# Vector Record

A Vector Record is a tuple data record (with a vector data structure) that represents a vector space point.

**Context:**- It can range from being a Dense Vector Record to being a Sparse Vector Record.
- It can range from being an Integer Vector Record to being a Rational Vector Record.
- It can be a Language Specific Vector Record.

**Example(s):**- a Scala Vector, Python Vector, Perl Vector, R Vector, ...
- a Bag-of-Words Record.
- a Vector-based Referencer, such as a vectorized learning record.
- a User Item-Ratings Vector Record.
- ...

**Counter-Example(s):**- an Abstract Vector.
- an Array Data Object, such as:
`@Matrix1a = ([3, 1, 4], [2, 5, 11], [1, 7, 4], )`

**See:**Tuple Data, Matrix Record.

## References

### 2005

- (Bekkerman & McCallum, 2005) ⇒ Ron Bekkerman, and Andrew McCallum. (2005). “Disambiguating Web Appearance of People in a Social Network.” In: Proceedings of the 14th International World Wide Web Conference. (WWW 2005).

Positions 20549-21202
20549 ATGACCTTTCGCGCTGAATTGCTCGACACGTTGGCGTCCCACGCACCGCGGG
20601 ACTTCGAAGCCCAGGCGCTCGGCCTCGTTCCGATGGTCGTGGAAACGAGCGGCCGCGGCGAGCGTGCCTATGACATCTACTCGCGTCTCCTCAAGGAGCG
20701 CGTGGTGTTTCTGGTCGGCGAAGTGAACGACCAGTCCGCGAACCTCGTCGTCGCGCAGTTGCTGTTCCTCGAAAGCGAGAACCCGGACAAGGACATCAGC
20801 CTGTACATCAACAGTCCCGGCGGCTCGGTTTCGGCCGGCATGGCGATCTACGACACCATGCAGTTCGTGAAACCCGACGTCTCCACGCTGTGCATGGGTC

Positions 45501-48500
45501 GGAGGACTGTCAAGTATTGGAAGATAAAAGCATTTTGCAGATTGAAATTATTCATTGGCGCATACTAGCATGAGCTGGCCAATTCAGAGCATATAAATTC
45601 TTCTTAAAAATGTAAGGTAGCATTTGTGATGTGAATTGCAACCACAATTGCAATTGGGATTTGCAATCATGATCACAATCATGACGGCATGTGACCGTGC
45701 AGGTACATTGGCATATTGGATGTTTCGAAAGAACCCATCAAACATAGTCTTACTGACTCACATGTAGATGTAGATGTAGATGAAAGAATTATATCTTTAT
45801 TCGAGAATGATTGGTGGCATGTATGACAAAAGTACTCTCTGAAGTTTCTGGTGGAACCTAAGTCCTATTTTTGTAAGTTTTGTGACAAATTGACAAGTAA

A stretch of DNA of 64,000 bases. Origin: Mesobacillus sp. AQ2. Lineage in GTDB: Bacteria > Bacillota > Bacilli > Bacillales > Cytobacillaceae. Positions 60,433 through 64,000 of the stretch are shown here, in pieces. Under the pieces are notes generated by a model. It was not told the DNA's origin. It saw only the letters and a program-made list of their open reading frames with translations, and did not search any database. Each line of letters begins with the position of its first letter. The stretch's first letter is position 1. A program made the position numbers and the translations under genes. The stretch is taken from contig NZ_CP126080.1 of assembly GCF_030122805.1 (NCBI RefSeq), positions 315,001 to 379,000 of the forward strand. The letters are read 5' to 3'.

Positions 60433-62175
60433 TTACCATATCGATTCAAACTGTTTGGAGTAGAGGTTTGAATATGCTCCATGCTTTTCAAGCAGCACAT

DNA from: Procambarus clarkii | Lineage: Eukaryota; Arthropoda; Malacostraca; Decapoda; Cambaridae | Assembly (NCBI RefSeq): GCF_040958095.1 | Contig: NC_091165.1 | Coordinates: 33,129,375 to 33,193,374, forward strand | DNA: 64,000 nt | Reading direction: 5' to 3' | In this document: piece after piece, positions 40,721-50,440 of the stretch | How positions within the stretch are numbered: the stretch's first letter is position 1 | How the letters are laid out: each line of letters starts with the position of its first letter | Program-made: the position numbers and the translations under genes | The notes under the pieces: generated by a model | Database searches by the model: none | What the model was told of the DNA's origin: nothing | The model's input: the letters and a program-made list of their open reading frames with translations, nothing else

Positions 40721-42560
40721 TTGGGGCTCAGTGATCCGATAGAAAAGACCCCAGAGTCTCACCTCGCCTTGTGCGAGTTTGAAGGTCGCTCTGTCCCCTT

- QUOTE: Note that these all use average-link clustering methods: the distance between data points and cluster centroids is considered, not the distance between individual data instances.

### 2004

- (Bouchard & Triggs, 2004) ⇒ Guillaume Bouchard, and Bill Triggs. (2004). “The Trade-off Between Generative and Discriminative Classifiers.” In: Proceedings of COMPSTAT 2004.
- QUOTE: In supervised classification, inputs [math]x[/math] and their labels [math]y[/math] arise from an unknown joint probability
*p*(*x*,*y*). If we can approximate [math]p(x,y)[/math] using a parametric family of models [math]G = {p_θ(x,y),θ ∈ Θ}[/math], then a natural classifier is obtained by first estimating the class-conditional densities, then classifying each new data point to the class with highest posterior probability. This approach is called*generative*classification.

- QUOTE: In supervised classification, inputs [math]x[/math] and their labels [math]y[/math] arise from an unknown joint probability